The definition of "child advocate" is one who helps protect the rights of children who have been abused or harmed. A child advocate may be a lawyer who specializes in children's issues or a court-appointed counselor or legal aide who lobbies on behalf of the child in a legal setting.
An individual interested in a career in child welfare may wonder how to become a child advocate. Becoming a child advocate generally requires completing an introductory training course and undergoing a background check. There are several organizations that have been formed specifically to provide child advocacy services to a particular municipality or region. Those individuals who have completed a criminal justice degree may be able to attain a paying position within such a group once they have completed the initial orientation course. However, the vast majority of child advocates are volunteers.
Children's advocates can choose to work either on an individual level or on a group level. Working on an individual level involves getting to know the case history of a particular child. This frequently involves contact with specific legal professionals and time spent in courtrooms. Those who choose to advocate on a group level will often spend time attempting to influence policy decisions on a legislative level. This will involve attending community meetings, meeting with local elected political representatives and researching the overall living conditions of a particular neighborhood or community.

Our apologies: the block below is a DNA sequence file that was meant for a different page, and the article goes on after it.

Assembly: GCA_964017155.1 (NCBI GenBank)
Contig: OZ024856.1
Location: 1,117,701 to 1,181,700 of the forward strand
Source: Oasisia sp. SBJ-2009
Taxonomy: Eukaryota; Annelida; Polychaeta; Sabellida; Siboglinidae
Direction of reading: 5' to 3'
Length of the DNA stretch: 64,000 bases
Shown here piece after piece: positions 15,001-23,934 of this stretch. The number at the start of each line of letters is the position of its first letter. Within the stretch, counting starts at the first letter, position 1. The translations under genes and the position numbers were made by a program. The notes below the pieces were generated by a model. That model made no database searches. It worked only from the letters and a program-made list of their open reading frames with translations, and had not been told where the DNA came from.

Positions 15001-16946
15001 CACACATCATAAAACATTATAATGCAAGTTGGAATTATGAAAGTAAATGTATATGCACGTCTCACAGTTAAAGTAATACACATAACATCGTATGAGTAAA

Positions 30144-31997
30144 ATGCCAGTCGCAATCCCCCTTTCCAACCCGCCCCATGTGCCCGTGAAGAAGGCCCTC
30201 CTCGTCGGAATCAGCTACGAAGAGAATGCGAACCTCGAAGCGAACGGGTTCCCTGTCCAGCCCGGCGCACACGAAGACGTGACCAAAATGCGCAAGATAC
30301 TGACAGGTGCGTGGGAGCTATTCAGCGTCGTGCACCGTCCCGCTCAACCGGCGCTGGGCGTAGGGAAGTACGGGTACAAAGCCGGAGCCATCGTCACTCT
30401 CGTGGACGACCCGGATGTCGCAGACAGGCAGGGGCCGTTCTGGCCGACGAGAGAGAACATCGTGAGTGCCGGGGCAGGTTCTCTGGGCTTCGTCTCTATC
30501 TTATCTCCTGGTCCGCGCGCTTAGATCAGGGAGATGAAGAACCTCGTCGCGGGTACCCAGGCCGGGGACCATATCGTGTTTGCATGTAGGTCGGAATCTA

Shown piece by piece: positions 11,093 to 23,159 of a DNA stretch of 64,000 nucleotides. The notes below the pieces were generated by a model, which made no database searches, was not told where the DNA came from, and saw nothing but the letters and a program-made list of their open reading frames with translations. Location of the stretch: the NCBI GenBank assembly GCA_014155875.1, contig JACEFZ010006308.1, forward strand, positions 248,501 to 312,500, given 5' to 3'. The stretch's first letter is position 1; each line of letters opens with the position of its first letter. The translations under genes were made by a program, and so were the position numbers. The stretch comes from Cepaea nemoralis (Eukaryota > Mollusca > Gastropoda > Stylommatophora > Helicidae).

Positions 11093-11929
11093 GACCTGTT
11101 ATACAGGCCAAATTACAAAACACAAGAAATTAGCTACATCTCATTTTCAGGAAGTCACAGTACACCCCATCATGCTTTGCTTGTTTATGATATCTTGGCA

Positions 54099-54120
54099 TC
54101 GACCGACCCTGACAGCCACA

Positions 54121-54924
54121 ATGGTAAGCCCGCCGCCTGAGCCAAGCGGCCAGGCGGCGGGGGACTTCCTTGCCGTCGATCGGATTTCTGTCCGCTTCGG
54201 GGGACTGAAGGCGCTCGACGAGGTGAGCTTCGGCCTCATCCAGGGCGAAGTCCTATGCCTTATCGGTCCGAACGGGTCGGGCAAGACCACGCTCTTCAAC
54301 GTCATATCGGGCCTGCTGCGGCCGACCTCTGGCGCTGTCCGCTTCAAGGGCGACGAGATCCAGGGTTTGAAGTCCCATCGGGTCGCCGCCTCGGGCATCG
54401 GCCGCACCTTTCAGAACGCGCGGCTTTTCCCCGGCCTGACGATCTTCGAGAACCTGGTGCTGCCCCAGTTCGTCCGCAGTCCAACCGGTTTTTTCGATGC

The more legal training a child advocate possesses, the better he will be able to lobby on behalf of his particular case or group. Those individuals who possess a criminal justice degree will be able to interface more effectively with other lawyers and legal professionals. This is highly beneficial to the child. Needless to say, child advocates should also possess great understanding and patience. Children require specialized care, especially those children who have been subjected to trauma or other abuse. Child advocates should consider taking a few basic courses in psychology and sociology in order to equip themselves for this aspect of their role.
Those individuals who choose to attain a law degree may act on behalf of children specifically, although technically this makes them a lawyer, not a child advocate. Lawyers who advocate on behalf of children can expect to juggle several cases at one time. They should be mentally and emotionally prepared to work long hours. A voluntary child advocate can work on cases as he sees fit.